The way inherited controls work is that you are allowed to modify the properties of existing elements and add new elements but you can not delete existing elements.
How do I create a custom GUI class?
There are basically two ways you might choose to do things in a more OO manner. The first is at the control level, and the second is handling it somewhere in a parent control. The basic technique remains the same for each:
- Create a new client class with an archetype of GUIControl (ex. GUICwiss)
- Add a parent class which has ultimately as a parent the class GUIControl
- Create a client class method script for your gui class (ex. GUICwissClassMethods )
The archetype GUIControl tells the engine to use an underlying "ghost" class to provide some very basic C++ functionality (for example, fowarding keyboard/mouse input). Additionally, new GUI control classes must have (ultimately) the class GUIControl as a parent (either by virtue of inheriting directly or from one of its children).
Events generated by C++ make calls into the class methods script for your GUIControl many examples of which you can find located in the class method script for the base control such as _GUIButton, GUIControlClassMethods, GUIRadioButton etc. The way we have implemented many of the basic controls is that they turn the generic input event (such as OnMouseClick()) into a more specific event that they forward up to their parents (for example _onButtonMouseClick()).
The advantage to the more specific events is that instead of making a new gui class for ever single control, you can instead make one for the ultimate parent (often a window/panel) which then handles the events for all of its children controls. These specific events are declared in the _GUIMethodCallbacksClassMethods Script.
Once you have created your class, you will need to create the XML (via the GUIEditor) for a new control that uses your class.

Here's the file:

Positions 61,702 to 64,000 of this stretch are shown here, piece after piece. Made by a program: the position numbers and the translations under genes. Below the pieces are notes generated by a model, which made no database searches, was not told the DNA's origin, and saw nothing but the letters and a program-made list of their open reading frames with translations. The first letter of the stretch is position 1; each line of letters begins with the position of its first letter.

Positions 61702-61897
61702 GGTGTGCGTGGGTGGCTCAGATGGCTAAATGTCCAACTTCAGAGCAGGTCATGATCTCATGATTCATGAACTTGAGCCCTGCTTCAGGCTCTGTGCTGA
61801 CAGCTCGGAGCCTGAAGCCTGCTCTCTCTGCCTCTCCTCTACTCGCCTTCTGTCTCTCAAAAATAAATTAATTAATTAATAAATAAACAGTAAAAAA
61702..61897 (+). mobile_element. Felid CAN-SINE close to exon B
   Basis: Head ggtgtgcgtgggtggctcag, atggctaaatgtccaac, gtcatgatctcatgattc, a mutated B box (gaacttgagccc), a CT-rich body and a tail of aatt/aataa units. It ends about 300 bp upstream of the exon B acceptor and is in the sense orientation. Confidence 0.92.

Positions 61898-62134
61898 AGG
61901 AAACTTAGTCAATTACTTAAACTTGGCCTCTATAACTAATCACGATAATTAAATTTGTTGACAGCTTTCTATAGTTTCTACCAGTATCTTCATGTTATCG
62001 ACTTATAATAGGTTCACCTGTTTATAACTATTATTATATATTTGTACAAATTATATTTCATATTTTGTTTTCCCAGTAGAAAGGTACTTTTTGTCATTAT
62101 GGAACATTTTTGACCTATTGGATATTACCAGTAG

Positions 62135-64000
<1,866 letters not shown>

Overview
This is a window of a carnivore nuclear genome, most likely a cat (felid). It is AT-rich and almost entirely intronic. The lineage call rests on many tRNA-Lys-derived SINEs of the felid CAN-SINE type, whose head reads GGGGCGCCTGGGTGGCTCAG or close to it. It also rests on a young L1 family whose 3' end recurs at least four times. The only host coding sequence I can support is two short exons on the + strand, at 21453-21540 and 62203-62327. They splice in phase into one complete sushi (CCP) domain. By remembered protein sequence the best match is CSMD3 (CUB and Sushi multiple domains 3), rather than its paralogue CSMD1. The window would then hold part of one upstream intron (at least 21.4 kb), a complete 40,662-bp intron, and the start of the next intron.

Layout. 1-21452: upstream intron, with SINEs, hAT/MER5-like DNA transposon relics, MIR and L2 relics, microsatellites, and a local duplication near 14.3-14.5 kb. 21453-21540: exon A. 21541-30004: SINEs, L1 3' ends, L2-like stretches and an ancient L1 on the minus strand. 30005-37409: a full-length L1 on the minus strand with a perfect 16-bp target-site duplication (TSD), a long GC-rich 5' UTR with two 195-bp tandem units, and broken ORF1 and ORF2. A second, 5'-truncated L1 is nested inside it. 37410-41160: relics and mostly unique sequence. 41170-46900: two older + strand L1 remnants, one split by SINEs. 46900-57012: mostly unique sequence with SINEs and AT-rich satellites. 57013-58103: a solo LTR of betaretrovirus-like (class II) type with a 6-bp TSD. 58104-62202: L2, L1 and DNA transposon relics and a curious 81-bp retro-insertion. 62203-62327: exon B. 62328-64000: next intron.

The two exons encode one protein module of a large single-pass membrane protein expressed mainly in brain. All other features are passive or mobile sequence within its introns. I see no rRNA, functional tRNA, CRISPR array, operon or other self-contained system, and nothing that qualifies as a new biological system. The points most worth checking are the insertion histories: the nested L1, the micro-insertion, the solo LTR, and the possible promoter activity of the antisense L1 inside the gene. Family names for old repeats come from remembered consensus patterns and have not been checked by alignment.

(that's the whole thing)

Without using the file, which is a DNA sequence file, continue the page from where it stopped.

How do I automatically assign key focus to the chat window when the user types a specified character?
We do something similar to what you describe with our game chat window. Our command layer has defined the "enter" and "/" commands, which when caught by the HJInput_Command script use the external function SetKeyboardFocus() to give our game GUI chat window's text input box keyboard focus. So long as the game chat window has focus, keyboard commands are intercepted and interpreted by the GUI instead of the input system. A mouse click in the empty area of the render window will return focus to the game so that input is once again passed to the input system.
As long as a GUI control has focus, any events related to keyboard/mouse are passed to it instead of the input system (gui's can be made transparent to the mouse). I believe using a GUI Control like this will be preferable to you over attempting to use a command layer/the input system.
How do I delete controls from the GUI Editor?
Deleting controls in the GUI Editor is not the same as deleting the GUI Control Prototype that you created, this is the reason you still see your test control in the organizer. To delete the GUI Control Prototype, simply use the Script Editor to open the xml file for your GUI Control Prototype.
Once you have the file open, you can delete it by using the Delete Script Option located in the Tools menu.
In the case of xml files that contain multiple controls, you simply edit the xml directly to remove the specific GUI Control Prototype that you no longer need.